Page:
How CyberKnife saves lives
Ethel Wentink’s recurring toothache turned out to be something far more serious than a dental problem.
Suspicious the tooth pain was something more than a dental problem, physicians ordered an MRI for the 64-year-old former Catholic school teacher.
The scan revealed that Wentink had a brain tumor. Thankfully, the tumor was benign but still needed to be removed. Left untreated, the condition could have led to a life-threatening stroke.
Wentink’s doctors recommended CyberKnife treatment as the best option for her. This treatment uses a robotic surgery system that delivers highly targeted beams of radiation to destroy tumors with minimal, if any, impact to surrounding tissue. It’s most commonly used to treat benign tumors, malignant tumors and other medical conditions.
The procedure involves no knives or scalpels. Instead, CyberKnife uses a combination of CT imaging and computer-controlled robotics to deliver precise treatment with no incision, no blood loss and no pain.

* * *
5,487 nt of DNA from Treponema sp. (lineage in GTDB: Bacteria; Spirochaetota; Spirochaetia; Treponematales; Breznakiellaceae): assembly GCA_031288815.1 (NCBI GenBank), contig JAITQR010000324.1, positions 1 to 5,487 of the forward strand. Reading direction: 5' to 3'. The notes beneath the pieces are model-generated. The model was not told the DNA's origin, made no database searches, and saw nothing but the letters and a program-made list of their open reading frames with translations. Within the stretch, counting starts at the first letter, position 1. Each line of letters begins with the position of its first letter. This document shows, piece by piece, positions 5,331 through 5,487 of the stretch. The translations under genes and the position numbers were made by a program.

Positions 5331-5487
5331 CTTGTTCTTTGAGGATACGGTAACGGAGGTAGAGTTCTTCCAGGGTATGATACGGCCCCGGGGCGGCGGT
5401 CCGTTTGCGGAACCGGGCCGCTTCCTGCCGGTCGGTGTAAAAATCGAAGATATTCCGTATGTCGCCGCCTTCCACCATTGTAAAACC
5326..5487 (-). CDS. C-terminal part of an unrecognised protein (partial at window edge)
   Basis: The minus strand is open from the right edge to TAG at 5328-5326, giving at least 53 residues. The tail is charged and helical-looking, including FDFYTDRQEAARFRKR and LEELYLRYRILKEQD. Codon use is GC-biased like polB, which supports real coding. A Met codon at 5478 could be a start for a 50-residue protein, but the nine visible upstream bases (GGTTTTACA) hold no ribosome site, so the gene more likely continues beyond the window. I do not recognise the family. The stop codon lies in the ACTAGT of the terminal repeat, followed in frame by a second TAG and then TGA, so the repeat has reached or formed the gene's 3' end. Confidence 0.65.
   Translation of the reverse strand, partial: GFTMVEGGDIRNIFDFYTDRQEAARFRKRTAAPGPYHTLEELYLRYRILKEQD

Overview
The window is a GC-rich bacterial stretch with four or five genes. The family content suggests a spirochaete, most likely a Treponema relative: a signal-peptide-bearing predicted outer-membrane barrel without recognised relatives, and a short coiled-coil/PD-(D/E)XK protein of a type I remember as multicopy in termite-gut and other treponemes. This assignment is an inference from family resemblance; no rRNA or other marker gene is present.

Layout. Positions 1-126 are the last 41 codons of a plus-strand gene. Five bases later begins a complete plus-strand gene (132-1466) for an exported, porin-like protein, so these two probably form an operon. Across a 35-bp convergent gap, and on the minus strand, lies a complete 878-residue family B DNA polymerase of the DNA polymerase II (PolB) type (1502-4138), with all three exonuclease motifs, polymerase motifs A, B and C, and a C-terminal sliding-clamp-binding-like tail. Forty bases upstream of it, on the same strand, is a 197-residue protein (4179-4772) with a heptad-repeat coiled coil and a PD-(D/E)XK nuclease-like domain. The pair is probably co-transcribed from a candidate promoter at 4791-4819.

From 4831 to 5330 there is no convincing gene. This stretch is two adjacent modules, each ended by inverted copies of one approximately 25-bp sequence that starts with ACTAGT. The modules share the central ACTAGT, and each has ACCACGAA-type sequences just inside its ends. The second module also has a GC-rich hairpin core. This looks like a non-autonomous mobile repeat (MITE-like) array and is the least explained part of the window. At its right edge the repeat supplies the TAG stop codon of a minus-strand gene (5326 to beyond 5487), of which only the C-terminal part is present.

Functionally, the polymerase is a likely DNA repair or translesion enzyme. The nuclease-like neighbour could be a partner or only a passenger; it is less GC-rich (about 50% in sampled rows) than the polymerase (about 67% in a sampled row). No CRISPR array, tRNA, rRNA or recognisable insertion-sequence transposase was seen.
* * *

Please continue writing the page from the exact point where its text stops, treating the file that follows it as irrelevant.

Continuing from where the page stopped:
“Without this treatment the tumor would grow and cause an increase of pain and neurologic problems, including stroke and facial weakness,” said Dr. John Ruge, neurological surgeon at Advocate Lutheran General Hospital in Park Ridge, Ill. “In Ethel’s case it was suggested by a multidisciplinary team of surgeons that the CyberKnife treatment be used instead of surgery.”
Wentink was so grateful for her care at Lutheran General Hospital, she decided to enroll to become a volunteer at the hospital. To date she has completed over 300 volunteer hours in less than a year.
Wentink views her brain tumor as “the tumor that was a blessing” getting her out of the house, meeting new people and making new friends.
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